5G and edge computing: why does 5G need edge?
Where does edge computing work with 5G?
5G and edge computing are two inextricably linked technologies: they are both poised to significantly improve the performance of applications and enable huge amounts of data to be processed in real-time. 5G increases speeds by up to ten times that of 4G, whereas mobile edge computing reduces latency by bringing compute capabilities into the network, closer to the end user.
We argue that 5G needs mobile edge computing for two reasons:
- It is inherent to 5G standards as it is the only way to meet the latency targets that have been set (1ms network latency). While telecoms operators have reported that 5G in the lab can deliver network speeds that are more than twenty times faster than LTE1, this will not reflect the experience of the average user. There are still major unknowns in how 5G will achieve these speeds – ultra-low latency standards will only be revealed in 3GPP’s Release 16 later this year. We feel it is likely 5G will rely upon edge computing to reach the targets that are being set.
- The gradual approach operators are taking to deploy 5G – the 5G go slow cycle – will mean coverage of “full 5G” will be insufficient to cultivate an ecosystem of new applications. However, edge could seed a 5G market even before widespread coverage.
Figure 1: Edge computing will reduce network latency by processing data closer to the end-user
What is the 5G go slow cycle?
Operators in different markets have diverse approaches towards 5G. research shows operators in the US, China, Korea and Japan are chasing 5G most enthusiastically and back that enthusiasm with real investment.
This is characterised by T-Mobile’s CTO Neville Ray: “We are all in on 5G. Every dollar we spend is a 5G dollar, and our agreement with Nokia underscores the kind of investment we’re making to bring customers a mobile, nationwide 5G network.”
Initially, operators in Europe, such as Orange, Telefonica, Veon, Deutsche Telekom, BT, Telenor and Vodafone, did not hold back from taking part in the 5G jamboree but were more muted in their approach. Most importantly, they continue to invest heavily in their LTE networks (for example in LTE-A Pro) in their pursuit of a “glide path” to 5G. More recently, some have announced early 5G deployments in major cities, such as BT (EE) and Vodafone.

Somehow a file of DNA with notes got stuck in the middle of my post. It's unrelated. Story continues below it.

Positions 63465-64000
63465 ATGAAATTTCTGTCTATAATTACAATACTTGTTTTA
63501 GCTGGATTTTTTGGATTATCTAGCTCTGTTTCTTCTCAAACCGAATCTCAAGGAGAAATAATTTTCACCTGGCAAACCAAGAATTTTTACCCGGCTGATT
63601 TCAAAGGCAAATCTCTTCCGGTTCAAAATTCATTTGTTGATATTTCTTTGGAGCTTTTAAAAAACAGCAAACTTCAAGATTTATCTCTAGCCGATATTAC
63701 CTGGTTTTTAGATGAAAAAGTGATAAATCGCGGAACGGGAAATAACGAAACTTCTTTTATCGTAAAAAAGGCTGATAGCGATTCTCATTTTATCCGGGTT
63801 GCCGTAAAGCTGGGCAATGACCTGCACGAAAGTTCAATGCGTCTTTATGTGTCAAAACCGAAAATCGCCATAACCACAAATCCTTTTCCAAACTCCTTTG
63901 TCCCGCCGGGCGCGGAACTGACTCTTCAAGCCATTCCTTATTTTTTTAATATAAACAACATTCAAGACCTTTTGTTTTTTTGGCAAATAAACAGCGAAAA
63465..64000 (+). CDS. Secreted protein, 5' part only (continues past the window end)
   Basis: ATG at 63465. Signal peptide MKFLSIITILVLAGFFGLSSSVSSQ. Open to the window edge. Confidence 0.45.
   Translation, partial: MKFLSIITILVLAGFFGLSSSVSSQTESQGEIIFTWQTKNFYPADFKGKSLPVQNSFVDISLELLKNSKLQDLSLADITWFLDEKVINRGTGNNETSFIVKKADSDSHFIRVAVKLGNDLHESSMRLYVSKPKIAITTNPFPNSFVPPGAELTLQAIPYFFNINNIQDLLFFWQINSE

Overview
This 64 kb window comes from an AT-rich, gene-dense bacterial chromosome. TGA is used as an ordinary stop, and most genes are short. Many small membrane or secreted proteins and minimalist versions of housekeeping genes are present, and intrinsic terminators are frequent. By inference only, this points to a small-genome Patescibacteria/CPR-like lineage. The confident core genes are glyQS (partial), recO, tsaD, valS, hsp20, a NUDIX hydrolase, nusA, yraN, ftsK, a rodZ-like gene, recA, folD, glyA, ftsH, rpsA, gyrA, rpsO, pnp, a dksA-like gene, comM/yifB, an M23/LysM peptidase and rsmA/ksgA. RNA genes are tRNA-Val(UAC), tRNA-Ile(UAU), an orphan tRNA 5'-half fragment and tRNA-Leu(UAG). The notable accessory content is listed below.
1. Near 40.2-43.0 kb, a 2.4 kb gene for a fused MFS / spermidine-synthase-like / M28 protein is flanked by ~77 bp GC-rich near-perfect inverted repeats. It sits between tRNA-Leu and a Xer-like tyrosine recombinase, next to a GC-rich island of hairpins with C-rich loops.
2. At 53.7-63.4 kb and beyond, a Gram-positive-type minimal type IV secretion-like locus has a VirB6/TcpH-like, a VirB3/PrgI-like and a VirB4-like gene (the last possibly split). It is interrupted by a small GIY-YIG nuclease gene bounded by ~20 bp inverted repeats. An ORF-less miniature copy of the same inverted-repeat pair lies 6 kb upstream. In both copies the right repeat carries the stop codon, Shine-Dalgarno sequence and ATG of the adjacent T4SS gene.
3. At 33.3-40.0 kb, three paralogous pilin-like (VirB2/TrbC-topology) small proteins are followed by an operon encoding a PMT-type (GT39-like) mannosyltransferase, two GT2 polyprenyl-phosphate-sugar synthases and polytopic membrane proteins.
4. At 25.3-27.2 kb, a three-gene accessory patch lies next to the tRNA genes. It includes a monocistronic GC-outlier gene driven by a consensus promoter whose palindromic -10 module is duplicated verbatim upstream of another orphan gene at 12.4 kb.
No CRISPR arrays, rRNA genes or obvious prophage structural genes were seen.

BT’s Consumer Division CEO, Marc Allera, talks wisely about learning lessons from the past
“3G technology was overhyped, the price was overhyped and the consumer was underwhelmed by the experience. That said, we learnt some valuable lessons, and opened people’s eyes to doing more on their mobile. 3G taught us a lesson in financial prudence while 4G taught us how to deploy rapidly at scale.”
Operators in South East Asia, the Middle East and Europe are (privately) cautious about the prospects for rapid roll-out of broad coverage. They think 5G offers compelling cost advantages over LTE for enhanced mobile broadband (eMBB) in denser urban locations and potentially fixed wireless access (FWA) in certain suburban ones (where fibre has not been widely adopted). We set this out in our recent report: 5G: ‘Just another G’ – yet a catalyst of change.
Figure 2: Many 5G benefits will not been delivered until 2025 and beyond >
The timeline for 5G standards, development and deployment is staggered. Not all use cases will be commercially available at the same time. This creates a predicament over how to expand beyond these 5G islands. Without wider coverage, how can operators catalyse ecosystems to invest in new services (low-latency, immersive or Massive MIMO)?
Plus, much of the promise of 5G rests on being able to enable new use cases that are not just a step up from LTE mobile broadband, for example those that are characterised as ultra-low latency and massive M2M. Enterprises are already demanding these capabilities, yet the telecoms industry is still trying to agree standards for these later releases of 5G.
The role of 5G in the manufacturing industry – $740Bn opportunity by 2030
At the same time, without coverage of 5G in these new use case domains and end-users with 5G devices, application owners will not be incentivised to develop applications that use the technology.
These questions, particularly when considering the massive CAPEX investment that 5G requires, have only be exacerbated by the COVID-19 pandemic. At a critical time, 5G spectrum auctions in countries such as Spain and Austria have been delayed because of health and financial concern. Operators are trying to navigate uncertainty in how our global economy will recover from the virus, and many will not accelerate 5G investment and innovation until there’s more certainty on how their business will be affected.